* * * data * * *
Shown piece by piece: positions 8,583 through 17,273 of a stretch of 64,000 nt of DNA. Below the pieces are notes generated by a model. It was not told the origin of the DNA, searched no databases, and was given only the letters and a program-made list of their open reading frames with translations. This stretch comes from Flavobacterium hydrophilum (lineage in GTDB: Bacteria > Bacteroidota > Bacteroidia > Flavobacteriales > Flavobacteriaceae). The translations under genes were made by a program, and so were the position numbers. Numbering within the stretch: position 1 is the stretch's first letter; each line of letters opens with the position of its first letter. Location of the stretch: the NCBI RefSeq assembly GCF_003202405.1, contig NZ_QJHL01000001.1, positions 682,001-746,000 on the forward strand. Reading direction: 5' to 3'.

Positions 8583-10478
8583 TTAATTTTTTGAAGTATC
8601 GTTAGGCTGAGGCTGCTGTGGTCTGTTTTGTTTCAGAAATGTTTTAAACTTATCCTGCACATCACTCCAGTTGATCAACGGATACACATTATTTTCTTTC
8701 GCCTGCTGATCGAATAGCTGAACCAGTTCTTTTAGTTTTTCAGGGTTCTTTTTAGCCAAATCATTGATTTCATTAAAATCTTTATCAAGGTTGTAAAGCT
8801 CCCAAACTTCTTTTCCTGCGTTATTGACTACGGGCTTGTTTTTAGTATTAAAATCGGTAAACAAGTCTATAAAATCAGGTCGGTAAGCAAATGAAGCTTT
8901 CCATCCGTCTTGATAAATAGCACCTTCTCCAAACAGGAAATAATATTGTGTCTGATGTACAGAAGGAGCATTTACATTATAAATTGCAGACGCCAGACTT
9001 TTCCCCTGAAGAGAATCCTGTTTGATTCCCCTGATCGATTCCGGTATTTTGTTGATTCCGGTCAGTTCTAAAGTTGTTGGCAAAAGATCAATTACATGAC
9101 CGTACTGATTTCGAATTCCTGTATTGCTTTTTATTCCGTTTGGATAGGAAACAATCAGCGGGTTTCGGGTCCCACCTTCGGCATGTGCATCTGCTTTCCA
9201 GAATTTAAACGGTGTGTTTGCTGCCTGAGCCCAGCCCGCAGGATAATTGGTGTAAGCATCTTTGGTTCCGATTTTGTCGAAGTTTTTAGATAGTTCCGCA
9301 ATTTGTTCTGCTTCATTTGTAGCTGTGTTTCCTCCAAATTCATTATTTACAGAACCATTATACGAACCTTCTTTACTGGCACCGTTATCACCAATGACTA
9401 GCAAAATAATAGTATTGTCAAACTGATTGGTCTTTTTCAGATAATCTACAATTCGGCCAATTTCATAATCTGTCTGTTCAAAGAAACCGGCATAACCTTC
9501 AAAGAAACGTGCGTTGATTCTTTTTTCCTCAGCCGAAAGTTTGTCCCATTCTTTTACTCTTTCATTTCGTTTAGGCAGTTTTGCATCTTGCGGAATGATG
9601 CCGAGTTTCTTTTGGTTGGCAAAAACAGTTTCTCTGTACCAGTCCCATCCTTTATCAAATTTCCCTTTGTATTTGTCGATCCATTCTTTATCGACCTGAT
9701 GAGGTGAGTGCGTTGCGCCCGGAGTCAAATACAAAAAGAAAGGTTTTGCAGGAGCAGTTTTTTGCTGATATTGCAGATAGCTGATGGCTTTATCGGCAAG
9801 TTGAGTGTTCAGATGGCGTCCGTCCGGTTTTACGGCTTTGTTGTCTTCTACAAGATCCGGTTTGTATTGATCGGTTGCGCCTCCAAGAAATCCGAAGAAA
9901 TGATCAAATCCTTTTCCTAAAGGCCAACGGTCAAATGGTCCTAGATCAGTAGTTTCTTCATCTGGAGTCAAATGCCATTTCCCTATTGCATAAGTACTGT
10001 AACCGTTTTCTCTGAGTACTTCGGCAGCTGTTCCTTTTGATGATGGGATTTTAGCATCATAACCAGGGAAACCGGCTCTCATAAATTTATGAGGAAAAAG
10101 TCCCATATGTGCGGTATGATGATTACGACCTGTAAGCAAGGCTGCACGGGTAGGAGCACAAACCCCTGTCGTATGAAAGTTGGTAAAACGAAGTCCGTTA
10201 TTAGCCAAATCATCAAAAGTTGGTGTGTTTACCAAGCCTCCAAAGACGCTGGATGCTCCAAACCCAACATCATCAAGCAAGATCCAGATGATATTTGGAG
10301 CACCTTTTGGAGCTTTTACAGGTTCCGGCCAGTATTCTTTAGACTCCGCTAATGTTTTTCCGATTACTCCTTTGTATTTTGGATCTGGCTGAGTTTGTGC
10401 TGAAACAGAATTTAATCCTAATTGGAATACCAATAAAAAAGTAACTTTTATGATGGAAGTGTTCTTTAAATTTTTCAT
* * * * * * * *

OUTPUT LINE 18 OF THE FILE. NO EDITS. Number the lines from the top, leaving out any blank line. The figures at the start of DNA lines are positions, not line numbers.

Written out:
10001 AACCGTTTTCTCTGAGTACTTCGGCAGCTGTTCCTTTTGATGATGGGATTTTAGCATCATAACCAGGGAAACCGGCTCTCATAAATTTATGAGGAAAAAG